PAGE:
Tuesday, June 23, 2009

No market spaces = New items in the shop!

I'm working tonight on updating my Etsy shop with the bags I had held aside to sell at the Fayetteville Farmer's Market. Why, you ask, would I do that??? Won't that create a bit of a headache for me each weekend as I have to take things out of the shop in case they sell at the market, then put them back up again if they don't... just too much work, isn't it??

Well, it seems I will not be at the market this summer as often as I had hoped. Our local market is soooo successful that they juried some new craft vendors in order to add to the selection, but it is also soooo popular that there are just too many booths crammed into the location and the Board of Directors for the market decided to reduce the booth numbers to help with congestion.

So, my thrill of being accepted lasted only two weeks or so. On the upside, the market manager is hoping to be able to rotate the newbies ("floaters", we're called) every other week. On the downside, I'll be out of town for three weekends in a row, so it will be the end of July before I'm able to get back up there. I'll survive, I'm sure.

In the meantime, my Etsy fans will enjoy a bigger selection of goodies than they had to choose from in the weeks prior! Enjoy, and spread the word!

Tuesday, June 16, 2009

Green, the color

I'm all about being green in terms of environmental activism... I recycle my glass and plastics. I repurpose materials in my crafts (and home decor). I reuse containers that once held strawberries to grow seeds into veggie plants.

But in addition to THAT kind of green-ness... I seem to be drawn to the color. Especially green glass. It's just such a refreshing color... so clean and lovely. Like the hostas growing like gangbusters in my garden this summer. These little bottles were treasures waiting for me at a barn sale...

And this lovely Hoosier Glass bowl was a thrift store find. It can be yours if you love it as much as I do!

Finally - this little mug isn't as sparkly as the glassware, but I have a soft spot for the color olive. Maybe because I grew up in the 70's? It and its twin are also looking for a new home... they're perfect for some hot green tea!

Tuesday, June 9, 2009

Carrying on the family tradition

When I was growing up my grandmother and grandfather were farmers and craftspeople, raising cattle year-round, and spending nine months out of the year making and selling handmade wood crafts. Grandpa was a self-taught carpenter who, along with his brother, owned Whillock Brothers' Construction in northwest Arkansas. I have some wonderful things he made - a cedar chest, a rocking horse, a dresser...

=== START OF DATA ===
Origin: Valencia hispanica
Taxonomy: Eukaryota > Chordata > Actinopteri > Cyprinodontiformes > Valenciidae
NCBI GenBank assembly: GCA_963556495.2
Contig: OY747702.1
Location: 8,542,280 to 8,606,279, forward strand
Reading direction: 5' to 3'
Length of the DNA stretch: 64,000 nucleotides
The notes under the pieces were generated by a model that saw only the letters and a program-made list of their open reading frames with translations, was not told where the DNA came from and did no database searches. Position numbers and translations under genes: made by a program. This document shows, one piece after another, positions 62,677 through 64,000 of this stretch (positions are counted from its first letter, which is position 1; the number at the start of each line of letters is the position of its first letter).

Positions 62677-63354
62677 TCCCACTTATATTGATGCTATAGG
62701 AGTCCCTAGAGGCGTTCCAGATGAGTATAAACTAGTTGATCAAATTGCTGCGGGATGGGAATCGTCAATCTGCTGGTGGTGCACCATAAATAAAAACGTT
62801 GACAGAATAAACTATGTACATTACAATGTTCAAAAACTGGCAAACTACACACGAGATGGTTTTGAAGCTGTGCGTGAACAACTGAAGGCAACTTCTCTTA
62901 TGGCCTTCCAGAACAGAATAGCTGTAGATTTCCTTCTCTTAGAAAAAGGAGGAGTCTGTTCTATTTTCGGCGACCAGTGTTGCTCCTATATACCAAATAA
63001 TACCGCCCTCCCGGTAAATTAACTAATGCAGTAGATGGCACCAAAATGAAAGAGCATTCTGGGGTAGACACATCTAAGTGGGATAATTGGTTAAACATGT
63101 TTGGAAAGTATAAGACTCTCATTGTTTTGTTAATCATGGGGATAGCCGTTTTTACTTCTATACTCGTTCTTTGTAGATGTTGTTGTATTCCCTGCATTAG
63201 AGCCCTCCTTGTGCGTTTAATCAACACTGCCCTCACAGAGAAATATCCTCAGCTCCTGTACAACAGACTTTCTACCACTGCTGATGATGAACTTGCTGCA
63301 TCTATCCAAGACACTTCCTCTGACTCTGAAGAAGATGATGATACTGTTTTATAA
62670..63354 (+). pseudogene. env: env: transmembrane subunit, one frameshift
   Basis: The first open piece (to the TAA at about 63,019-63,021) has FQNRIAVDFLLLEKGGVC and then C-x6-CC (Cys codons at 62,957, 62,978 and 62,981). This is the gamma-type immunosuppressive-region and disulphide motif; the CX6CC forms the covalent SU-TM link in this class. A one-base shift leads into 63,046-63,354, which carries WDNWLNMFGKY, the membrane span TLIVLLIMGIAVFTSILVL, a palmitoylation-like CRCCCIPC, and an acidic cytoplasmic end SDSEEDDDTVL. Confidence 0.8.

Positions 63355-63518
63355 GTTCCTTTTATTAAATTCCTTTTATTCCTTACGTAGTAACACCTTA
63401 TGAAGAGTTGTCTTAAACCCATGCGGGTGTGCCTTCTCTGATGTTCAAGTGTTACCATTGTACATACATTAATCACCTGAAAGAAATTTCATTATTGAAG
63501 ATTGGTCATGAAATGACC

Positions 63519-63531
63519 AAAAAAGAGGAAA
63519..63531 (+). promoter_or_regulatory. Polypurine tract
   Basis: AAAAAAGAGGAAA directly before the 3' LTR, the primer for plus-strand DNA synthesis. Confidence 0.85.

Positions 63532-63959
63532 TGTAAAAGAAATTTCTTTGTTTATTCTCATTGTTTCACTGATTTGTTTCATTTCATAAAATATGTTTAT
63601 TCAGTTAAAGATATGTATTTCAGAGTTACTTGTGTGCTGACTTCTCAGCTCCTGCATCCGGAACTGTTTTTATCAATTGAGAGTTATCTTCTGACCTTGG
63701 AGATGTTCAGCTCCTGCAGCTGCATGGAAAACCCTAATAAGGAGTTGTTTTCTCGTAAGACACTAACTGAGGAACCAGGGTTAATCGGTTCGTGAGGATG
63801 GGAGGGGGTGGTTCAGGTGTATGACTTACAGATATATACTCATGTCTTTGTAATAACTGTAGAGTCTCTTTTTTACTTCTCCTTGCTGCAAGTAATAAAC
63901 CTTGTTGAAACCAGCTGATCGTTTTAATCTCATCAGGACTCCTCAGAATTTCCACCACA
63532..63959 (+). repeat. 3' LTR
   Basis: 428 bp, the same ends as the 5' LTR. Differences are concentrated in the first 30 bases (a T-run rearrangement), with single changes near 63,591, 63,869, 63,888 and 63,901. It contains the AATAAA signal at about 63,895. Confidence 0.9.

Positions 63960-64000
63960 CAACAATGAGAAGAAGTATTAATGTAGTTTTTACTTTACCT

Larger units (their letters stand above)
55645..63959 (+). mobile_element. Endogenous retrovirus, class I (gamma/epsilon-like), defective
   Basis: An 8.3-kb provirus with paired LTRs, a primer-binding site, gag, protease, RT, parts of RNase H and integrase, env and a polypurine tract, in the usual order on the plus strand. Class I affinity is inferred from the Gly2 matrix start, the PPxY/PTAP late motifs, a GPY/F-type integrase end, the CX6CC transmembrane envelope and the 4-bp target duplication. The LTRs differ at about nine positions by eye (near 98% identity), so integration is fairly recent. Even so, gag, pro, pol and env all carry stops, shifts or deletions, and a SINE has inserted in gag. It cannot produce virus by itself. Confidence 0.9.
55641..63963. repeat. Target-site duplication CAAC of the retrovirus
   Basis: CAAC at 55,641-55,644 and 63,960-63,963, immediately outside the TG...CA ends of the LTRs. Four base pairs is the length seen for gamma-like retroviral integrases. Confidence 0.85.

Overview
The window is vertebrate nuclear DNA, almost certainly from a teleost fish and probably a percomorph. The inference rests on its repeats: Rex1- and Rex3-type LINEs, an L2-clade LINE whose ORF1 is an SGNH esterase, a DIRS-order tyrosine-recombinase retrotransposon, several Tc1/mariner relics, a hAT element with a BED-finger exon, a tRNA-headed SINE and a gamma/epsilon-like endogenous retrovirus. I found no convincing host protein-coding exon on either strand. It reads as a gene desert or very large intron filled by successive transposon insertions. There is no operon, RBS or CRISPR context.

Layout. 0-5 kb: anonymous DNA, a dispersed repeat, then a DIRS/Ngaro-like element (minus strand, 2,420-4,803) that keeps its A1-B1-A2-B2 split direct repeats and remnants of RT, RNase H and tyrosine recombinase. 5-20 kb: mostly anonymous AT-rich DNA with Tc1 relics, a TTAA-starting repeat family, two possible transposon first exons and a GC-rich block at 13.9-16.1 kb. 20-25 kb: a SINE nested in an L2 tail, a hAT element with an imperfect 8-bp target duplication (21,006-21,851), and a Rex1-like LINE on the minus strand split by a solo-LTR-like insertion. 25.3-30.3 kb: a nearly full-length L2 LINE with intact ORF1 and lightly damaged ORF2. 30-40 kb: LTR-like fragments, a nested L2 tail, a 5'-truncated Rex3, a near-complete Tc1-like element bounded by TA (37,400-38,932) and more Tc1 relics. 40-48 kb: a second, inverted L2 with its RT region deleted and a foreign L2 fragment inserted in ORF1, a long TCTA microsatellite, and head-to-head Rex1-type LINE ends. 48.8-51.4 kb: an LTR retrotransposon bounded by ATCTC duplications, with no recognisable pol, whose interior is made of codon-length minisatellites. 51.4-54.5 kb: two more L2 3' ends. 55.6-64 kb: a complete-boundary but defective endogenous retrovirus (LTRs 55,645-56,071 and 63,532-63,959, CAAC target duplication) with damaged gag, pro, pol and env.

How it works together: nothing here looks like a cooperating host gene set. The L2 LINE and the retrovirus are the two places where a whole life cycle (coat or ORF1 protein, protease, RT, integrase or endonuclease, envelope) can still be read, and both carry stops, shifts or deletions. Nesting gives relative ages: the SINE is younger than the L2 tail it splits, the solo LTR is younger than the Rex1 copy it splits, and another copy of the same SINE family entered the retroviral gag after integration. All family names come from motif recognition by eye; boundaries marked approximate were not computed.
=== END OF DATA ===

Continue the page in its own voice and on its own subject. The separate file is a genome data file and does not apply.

Grandma took some of the smaller items that Grandpa made - bread boxes, clocks, wooden plates - and with the practical nature of a woman raised during the depression and the eye and spirit of an artist, she tole painted beautiful flowers, birds, and free-hand designs on them. I also have wonderful things she made, including the bread box that was a gift to my mother one Christmas.

Grandma and Grandpa went to the War Eagle Craft Fair each year for many years to sell their handmade crafts. War Eagle has long been a mecca for craft-fair enthusiasts, bringing thousands of people from all over the country to our little corner of the world just as the temperatures are becoming cooler and the trees are starting to turn color. Their cedar chests and painted items were shipped all over the world. They sold their goods for too little, in my estimation, but they made enough to get by.

I remember one fair when I was with them in their booth for a couple of days. They were set up next to a man who made candles that were dipped in layer after layer of color, carved with a hot knife, and the carved pieces would them be twisted around to show off the layers of color and reattached to the candle again. I'm sure you've seen them in flea markets or in your grandmother's living room. Anyway, that man would cut off pieces of wax after he dipped his candles and give them to me to mold. He showed me how to make little wax mushroom candles, which thrilled me to no end. They were probably one of the first "crafts" I ever made. Those, and the little rounded stones Grandma taught me to paint faces on to keep me out of her hair as she worked.

Grandma and Grandpa also set up a table with a bright yellow vinyl umbrella on the Fayetteville Square on Saturday mornings and sold their crafts and Grandpa's sweet clover honey to local market-goers. The market in the 1980's was far different from the market that goes on today. Not as many people, for one thing, and I don't remember there being as many dogs or musicians either. Certainly, if you wanted to have a hot cup of coffee and a muffin for breakfast, you brought your thermos and a napkin full of homemade pastry from home.

This Saturday my sister and I will set up a couple of tables on the Fayetteville square as two of the newest members of the Fayetteville Farmer's Market. I'm sure to most passersby there won't be anything all that special about our tables... (aside from our fabulous crafts!)... but I'm pretty sure that we will be feeling a bit nostalgic and very proud to be a part of the market - 35 years old this year. Unfortunately, my Grandpa isn't with us anymore, but I will definitely send a snapshot of Erin and I behind our tables to my Grandma. I think she'll be pleased.